Rite Aid Corp., the third-biggest U.S. drugstore chain, was subpoenaed by the Connecticut attorney general, who is seeking information about drug price increases that he said the company falsely blamed on a new state law.
The Connecticut law requires pharmacies to provide Medicaid and other government programs the same prescription-drug discounts they do other consumers, Attorney General Richard Blumenthal said today in a statement.
Rite Aid increased the cost of a 30-day supply of selected generic drugs by $2 in its Rx Savings program and eliminated a $15.99 90-day-supply option for some generic drugs, Blumenthal said. The chain also scrapped discounts for oral contraceptives, brand medications and medical supplies including diabetic strips, he said. Rite Aid posted signs saying higher prices and program changes were because of the new law, he said.
“Denying discounts, and charging higher prices -- and then falsely blaming the state -- is both insult and injury,” Blumenthal said. “Rite Aid should do right by its customers.”
Similar changes weren’t made for consumers outside Connecticut, Blumenthal said. The company must provide the requested information demanded by Sept. 8, he said.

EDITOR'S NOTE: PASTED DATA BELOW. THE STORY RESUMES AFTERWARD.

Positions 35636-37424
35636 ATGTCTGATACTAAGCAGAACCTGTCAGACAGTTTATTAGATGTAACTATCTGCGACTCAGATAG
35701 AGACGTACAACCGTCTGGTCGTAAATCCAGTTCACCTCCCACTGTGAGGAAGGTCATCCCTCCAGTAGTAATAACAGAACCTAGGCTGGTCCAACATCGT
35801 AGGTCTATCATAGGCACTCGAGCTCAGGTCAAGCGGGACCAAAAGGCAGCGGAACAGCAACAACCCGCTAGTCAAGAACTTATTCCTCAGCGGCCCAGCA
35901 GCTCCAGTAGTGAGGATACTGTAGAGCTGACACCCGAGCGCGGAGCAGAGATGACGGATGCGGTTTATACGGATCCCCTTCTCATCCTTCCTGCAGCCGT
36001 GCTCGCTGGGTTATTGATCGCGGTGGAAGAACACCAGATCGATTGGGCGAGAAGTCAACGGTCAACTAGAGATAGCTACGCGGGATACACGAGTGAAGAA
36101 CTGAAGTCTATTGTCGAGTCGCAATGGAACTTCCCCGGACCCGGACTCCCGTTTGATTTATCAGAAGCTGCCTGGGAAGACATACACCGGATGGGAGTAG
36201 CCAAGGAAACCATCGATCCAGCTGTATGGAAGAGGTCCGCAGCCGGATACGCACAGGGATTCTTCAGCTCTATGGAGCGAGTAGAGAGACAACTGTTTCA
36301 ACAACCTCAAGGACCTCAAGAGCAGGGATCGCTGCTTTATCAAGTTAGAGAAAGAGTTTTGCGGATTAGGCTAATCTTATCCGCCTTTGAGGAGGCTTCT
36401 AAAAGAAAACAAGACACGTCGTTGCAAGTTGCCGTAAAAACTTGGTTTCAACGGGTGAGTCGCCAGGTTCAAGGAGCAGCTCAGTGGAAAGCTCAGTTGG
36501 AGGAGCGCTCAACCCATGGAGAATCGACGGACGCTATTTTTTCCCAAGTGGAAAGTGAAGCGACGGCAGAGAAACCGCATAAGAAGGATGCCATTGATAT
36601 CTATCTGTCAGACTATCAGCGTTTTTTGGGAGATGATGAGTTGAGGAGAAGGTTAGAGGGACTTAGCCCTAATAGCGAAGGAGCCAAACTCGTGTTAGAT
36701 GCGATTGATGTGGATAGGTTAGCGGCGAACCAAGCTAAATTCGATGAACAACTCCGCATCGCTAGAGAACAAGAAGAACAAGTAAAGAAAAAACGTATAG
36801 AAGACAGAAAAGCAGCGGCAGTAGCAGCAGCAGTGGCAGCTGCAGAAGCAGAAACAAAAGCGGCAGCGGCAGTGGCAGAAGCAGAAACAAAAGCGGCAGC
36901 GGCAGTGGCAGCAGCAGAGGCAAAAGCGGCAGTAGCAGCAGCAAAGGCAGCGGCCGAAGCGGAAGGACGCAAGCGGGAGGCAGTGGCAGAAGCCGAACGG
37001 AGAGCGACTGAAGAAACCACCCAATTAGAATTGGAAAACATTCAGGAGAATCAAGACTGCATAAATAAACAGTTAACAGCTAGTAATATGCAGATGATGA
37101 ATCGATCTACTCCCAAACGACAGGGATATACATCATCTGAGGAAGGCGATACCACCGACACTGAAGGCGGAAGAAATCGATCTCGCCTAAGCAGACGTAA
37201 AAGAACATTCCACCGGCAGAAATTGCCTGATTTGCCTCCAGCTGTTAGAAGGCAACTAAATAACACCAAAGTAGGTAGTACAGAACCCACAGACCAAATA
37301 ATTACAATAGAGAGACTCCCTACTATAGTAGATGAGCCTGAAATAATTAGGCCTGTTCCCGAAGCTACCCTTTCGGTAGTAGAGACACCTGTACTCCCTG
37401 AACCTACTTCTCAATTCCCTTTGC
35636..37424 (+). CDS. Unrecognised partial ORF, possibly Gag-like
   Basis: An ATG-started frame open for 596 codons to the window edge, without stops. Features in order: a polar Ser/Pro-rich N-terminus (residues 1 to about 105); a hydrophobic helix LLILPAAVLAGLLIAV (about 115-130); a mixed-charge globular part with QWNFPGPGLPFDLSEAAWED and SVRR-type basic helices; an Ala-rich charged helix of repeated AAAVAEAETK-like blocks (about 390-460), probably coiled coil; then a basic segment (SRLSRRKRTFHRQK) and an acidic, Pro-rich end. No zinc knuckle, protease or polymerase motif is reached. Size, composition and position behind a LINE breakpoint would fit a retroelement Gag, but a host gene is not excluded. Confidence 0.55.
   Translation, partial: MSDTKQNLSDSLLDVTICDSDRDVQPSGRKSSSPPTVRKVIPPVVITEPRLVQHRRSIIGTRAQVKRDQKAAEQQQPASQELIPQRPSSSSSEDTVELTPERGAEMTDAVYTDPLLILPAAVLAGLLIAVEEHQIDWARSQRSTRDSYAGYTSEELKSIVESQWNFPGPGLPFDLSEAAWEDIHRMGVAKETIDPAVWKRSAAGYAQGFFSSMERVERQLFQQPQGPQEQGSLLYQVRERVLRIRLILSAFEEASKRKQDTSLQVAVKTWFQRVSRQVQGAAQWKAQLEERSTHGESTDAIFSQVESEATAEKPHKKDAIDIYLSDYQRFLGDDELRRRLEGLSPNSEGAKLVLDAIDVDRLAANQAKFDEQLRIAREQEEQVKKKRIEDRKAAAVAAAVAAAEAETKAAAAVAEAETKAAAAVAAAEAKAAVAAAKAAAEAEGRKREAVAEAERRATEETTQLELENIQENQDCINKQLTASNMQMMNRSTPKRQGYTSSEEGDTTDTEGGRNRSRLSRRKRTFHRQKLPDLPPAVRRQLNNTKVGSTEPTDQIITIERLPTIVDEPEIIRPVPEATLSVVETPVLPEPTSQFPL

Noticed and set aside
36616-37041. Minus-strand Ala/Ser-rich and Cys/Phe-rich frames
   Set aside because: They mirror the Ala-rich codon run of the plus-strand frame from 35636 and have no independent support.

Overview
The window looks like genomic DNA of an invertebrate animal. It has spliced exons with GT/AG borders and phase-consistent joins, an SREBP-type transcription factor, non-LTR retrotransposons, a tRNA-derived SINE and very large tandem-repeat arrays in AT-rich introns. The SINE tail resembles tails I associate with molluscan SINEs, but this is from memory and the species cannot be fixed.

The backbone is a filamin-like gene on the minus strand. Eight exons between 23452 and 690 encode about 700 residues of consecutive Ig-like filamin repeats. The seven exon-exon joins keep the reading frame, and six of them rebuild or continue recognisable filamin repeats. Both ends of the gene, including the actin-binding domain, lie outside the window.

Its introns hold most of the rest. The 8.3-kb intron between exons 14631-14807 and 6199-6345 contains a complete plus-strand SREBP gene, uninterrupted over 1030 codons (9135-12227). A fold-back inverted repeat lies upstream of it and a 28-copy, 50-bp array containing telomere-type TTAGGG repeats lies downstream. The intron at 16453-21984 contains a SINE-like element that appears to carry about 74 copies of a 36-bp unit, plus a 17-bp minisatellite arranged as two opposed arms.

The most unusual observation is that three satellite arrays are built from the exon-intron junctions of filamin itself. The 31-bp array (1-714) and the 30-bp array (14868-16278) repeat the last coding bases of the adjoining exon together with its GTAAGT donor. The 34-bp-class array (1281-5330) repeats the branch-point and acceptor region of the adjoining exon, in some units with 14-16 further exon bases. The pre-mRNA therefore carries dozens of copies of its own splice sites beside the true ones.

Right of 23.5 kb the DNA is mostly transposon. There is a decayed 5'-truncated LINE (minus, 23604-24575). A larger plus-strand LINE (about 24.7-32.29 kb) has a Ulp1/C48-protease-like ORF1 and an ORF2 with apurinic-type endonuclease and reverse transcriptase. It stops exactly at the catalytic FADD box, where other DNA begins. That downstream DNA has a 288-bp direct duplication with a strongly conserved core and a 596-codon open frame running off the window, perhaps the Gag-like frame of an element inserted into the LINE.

Ashley Flower, a spokeswoman for Camp Hill, Pennsylvania- based Rite Aid, didn’t immediately return a call for comment.
In June, Blumenthal began a probe of CVS Caremark Corp.’s threat to scrap its Health Savings Pass discount drug program because of the new law. Blumenthal said CVS dropped its plan after he started the investigation.
CVS told Blumenthal this month that it didn’t plan to suspend Health Savings Pass for people in Connecticut, Michael J. DeAngelis, a spokesman for the Woonsocket, Rhode Island-based company, said today.
“We value our relationship with the state and with our customers in Connecticut and we are committed to serving those who may not otherwise have access to prescription coverage,” DeAngelis said in an e-mail.
Connecticut Governor M. Jodi Rell said today that she had directed the Department of Consumer Protection to subpoena Rite Aid records. The attorney general’s subpoena was in cooperation with that department.